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I am interested in calculating, or bounding in some way, the following determinant \begin{equation} \det\left[\mathcal{I}-Rxx^t\right] \end{equation} Here, $Rxx^t$ is clearly a singular matrix. Im the case that I am particularily interested in, $R$ is an orthogonal matrix with determinant $+1$. I understand that there are ways of doing this using characteristic polynomials and such, but im not educated in those things. Any help greatly appreciated!

NOTE: I do not know $R$, it can be any special orthogonal matrix. I started my derivation with the `matrix determinant lemma' and am not looking to return to this step, but rather to attack the above determinant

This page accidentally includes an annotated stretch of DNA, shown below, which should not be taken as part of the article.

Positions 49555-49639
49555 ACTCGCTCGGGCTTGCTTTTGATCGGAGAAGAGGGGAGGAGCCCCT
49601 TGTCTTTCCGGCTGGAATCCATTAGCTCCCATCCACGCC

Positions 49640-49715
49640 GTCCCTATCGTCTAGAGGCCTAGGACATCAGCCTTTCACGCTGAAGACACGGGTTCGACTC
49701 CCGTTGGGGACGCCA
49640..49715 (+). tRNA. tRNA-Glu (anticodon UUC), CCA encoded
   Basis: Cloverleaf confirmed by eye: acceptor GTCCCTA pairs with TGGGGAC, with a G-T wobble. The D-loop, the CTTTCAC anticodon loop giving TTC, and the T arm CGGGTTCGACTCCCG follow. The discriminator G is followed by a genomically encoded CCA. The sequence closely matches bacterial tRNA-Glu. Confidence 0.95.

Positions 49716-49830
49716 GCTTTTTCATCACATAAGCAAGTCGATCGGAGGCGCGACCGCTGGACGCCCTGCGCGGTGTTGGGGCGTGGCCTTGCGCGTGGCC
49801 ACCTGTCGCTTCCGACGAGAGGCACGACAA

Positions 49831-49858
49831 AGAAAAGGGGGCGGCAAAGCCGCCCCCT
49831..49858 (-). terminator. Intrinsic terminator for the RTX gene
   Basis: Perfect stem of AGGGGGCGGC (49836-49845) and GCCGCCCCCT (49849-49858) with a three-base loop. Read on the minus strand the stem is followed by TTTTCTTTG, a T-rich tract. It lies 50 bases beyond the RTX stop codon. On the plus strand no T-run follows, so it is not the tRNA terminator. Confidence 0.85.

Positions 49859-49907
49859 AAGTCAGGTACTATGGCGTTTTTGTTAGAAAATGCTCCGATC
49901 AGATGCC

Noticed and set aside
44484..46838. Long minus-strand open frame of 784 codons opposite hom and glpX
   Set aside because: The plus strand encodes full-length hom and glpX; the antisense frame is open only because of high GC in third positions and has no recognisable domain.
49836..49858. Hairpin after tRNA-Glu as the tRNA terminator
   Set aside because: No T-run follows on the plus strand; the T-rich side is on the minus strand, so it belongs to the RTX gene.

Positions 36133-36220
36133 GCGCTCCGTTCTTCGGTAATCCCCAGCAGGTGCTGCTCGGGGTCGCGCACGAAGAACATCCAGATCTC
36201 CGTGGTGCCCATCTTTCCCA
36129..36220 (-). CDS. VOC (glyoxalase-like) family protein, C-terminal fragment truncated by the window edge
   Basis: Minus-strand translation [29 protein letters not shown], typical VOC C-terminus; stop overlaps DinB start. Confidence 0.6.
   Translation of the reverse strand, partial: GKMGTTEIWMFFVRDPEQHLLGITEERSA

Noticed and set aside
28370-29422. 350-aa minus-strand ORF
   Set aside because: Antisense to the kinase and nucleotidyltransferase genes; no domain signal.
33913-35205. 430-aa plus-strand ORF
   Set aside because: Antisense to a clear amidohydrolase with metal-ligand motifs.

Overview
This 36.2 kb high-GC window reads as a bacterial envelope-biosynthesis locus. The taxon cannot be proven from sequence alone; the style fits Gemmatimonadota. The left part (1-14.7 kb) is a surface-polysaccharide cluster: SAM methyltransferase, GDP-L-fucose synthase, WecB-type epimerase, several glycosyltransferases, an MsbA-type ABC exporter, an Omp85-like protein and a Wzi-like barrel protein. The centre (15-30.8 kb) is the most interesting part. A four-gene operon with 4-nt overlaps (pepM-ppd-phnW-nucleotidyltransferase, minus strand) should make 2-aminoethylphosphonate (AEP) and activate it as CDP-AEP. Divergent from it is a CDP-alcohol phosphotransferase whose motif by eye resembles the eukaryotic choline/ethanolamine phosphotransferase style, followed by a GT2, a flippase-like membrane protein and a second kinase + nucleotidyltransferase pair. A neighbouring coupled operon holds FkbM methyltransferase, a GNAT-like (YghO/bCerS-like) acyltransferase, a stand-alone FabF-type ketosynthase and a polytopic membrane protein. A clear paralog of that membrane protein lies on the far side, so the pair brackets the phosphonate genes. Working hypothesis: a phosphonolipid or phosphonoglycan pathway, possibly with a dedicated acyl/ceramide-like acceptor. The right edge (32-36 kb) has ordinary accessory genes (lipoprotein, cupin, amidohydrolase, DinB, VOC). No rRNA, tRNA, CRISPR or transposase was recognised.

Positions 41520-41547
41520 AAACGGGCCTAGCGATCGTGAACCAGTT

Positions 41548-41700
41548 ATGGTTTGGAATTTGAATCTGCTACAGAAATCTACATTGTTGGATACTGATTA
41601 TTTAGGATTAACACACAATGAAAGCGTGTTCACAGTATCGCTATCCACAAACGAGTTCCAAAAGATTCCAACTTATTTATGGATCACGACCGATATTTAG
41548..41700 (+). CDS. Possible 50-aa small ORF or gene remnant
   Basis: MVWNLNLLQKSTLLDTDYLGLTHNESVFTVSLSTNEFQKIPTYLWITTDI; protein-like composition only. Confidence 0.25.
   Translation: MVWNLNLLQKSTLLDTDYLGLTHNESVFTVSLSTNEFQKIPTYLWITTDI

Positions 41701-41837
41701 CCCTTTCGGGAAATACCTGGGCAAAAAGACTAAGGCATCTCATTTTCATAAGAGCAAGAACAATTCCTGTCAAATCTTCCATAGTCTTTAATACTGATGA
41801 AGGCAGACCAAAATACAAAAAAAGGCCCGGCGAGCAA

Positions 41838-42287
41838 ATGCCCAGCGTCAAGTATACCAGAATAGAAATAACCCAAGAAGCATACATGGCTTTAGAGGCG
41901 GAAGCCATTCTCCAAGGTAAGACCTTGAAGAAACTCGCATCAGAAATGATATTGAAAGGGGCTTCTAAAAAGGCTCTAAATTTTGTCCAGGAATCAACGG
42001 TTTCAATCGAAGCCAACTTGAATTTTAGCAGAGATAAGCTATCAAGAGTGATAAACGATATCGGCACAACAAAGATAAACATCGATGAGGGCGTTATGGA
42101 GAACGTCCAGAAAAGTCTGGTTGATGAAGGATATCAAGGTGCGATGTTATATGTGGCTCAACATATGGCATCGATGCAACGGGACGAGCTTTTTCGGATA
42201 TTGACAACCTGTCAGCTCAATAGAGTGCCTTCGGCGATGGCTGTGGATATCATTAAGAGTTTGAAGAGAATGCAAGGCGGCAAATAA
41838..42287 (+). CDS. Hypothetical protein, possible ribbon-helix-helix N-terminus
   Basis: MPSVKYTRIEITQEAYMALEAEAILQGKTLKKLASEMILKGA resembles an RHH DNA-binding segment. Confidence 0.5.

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You can use the theorem $\det\left(I+uv^\mathrm{T}\right) = 1+u^\mathrm{T}v$:

\begin{align} \det(I-Rxx^\mathrm{T}) = 1-(Rx)^\mathrm{T}x = 1-x^\mathrm{T}R^\mathrm{T}x \end{align}

Furthermore $-\left\|x\right\|^2_2\leq x^\mathrm{T}R^\mathrm{T}x\leq \left\|x\right\|^2_2$ if $R$ is orthogonal and no other information is known. Thus, we have for the determinant

\begin{align} 1 - \left\|x\right\|^2_2\leq \det(I-Rxx^\mathrm{T}) \leq 1 + \left\|x\right\|^2_2 \end{align}

where both bounds can be reached for some orthogonal $R$.

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  • $\begingroup$ ah yes - infact, im trying to avoid using this as this is the starting point in my derivation. I do not know what $R$ is other than it is special orthogonal. I am trying to show, eventually, that i can make the above determinant negative by choosing my $u$ and $v$. $\endgroup$ – jdizzle Jul 19 '14 at 16:33
  • $\begingroup$ I adapted my answer. If you do not have any further information on $R$, the bounds in the answer are least restrictive. I hope I am understanding your question correct. $\endgroup$ – Dimitar Ho Jul 19 '14 at 16:45

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